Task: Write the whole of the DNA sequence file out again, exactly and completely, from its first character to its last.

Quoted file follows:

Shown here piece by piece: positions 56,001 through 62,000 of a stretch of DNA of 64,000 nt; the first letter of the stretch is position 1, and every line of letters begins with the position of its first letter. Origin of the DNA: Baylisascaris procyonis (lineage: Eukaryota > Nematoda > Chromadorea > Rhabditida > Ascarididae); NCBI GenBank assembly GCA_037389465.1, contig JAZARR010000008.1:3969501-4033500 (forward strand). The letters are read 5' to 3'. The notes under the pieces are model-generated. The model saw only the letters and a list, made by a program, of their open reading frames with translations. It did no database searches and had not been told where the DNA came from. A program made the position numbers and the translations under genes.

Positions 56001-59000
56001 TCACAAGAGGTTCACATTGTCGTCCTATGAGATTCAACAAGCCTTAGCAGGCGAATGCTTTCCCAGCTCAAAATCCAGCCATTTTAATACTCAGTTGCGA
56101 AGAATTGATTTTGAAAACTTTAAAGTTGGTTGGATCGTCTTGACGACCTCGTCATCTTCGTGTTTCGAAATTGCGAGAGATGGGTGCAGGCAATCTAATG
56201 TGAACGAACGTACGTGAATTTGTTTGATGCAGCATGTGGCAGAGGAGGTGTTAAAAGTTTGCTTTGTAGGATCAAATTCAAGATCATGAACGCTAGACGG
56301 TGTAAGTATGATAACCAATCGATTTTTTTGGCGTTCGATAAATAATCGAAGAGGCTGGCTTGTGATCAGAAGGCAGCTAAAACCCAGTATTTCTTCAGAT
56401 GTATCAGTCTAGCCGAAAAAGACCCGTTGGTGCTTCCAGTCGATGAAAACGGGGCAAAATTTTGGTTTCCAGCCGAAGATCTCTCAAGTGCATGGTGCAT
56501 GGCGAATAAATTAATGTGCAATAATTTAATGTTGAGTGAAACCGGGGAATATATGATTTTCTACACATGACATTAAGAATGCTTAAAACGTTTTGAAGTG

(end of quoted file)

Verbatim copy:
Shown here piece by piece: positions 56,001 through 62,000 of a stretch of DNA of 64,000 nt; the first letter of the stretch is position 1, and every line of letters begins with the position of its first letter. Origin of the DNA: Baylisascaris procyonis (lineage: Eukaryota > Nematoda > Chromadorea > Rhabditida > Ascarididae); NCBI GenBank assembly GCA_037389465.1, contig JAZARR010000008.1:3969501-4033500 (forward strand). The letters are read 5' to 3'. The notes under the pieces are model-generated. The model saw only the letters and a list, made by a program, of their open reading frames with translations. It did no database searches and had not been told where the DNA came from. A program made the position numbers and the translations under genes.

Positions 56001-59000
56001 TCACAAGAGGTTCACATTGTCGTCCTATGAGATTCAACAAGCCTTAGCAGGCGAATGCTTTCCCAGCTCAAAATCCAGCCATTTTAATACTCAGTTGCGA
56101 AGAATTGATTTTGAAAACTTTAAAGTTGGTTGGATCGTCTTGACGACCTCGTCATCTTCGTGTTTCGAAATTGCGAGAGATGGGTGCAGGCAATCTAATG
56201 TGAACGAACGTACGTGAATTTGTTTGATGCAGCATGTGGCAGAGGAGGTGTTAAAAGTTTGCTTTGTAGGATCAAATTCAAGATCATGAACGCTAGACGG
56301 TGTAAGTATGATAACCAATCGATTTTTTTGGCGTTCGATAAATAATCGAAGAGGCTGGCTTGTGATCAGAAGGCAGCTAAAACCCAGTATTTCTTCAGAT
56401 GTATCAGTCTAGCCGAAAAAGACCCGTTGGTGCTTCCAGTCGATGAAAACGGGGCAAAATTTTGGTTTCCAGCCGAAGATCTCTCAAGTGCATGGTGCAT
56501 GGCGAATAAATTAATGTGCAATAATTTAATGTTGAGTGAAACCGGGGAATATATGATTTTCTACACATGACATTAAGAATGCTTAAAACGTTTTGAAGTG